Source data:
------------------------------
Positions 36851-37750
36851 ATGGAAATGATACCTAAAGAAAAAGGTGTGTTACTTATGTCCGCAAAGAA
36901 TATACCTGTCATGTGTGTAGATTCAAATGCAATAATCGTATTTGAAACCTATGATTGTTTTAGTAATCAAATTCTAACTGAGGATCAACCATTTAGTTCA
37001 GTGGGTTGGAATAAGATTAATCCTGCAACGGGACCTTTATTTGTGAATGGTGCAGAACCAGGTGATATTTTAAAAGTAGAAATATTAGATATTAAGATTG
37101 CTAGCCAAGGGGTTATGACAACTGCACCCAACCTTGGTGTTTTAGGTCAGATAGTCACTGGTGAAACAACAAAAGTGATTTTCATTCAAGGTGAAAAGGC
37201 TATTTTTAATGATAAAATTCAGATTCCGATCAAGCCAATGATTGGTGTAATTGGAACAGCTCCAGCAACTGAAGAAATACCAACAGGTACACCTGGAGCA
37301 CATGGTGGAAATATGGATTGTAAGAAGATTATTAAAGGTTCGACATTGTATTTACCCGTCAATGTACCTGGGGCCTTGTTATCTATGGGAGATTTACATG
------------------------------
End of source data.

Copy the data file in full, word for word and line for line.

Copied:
Positions 36851-37750
36851 ATGGAAATGATACCTAAAGAAAAAGGTGTGTTACTTATGTCCGCAAAGAA
36901 TATACCTGTCATGTGTGTAGATTCAAATGCAATAATCGTATTTGAAACCTATGATTGTTTTAGTAATCAAATTCTAACTGAGGATCAACCATTTAGTTCA
37001 GTGGGTTGGAATAAGATTAATCCTGCAACGGGACCTTTATTTGTGAATGGTGCAGAACCAGGTGATATTTTAAAAGTAGAAATATTAGATATTAAGATTG
37101 CTAGCCAAGGGGTTATGACAACTGCACCCAACCTTGGTGTTTTAGGTCAGATAGTCACTGGTGAAACAACAAAAGTGATTTTCATTCAAGGTGAAAAGGC
37201 TATTTTTAATGATAAAATTCAGATTCCGATCAAGCCAATGATTGGTGTAATTGGAACAGCTCCAGCAACTGAAGAAATACCAACAGGTACACCTGGAGCA
37301 CATGGTGGAAATATGGATTGTAAGAAGATTATTAAAGGTTCGACATTGTATTTACCCGTCAATGTACCTGGGGCCTTGTTATCTATGGGAGATTTACATG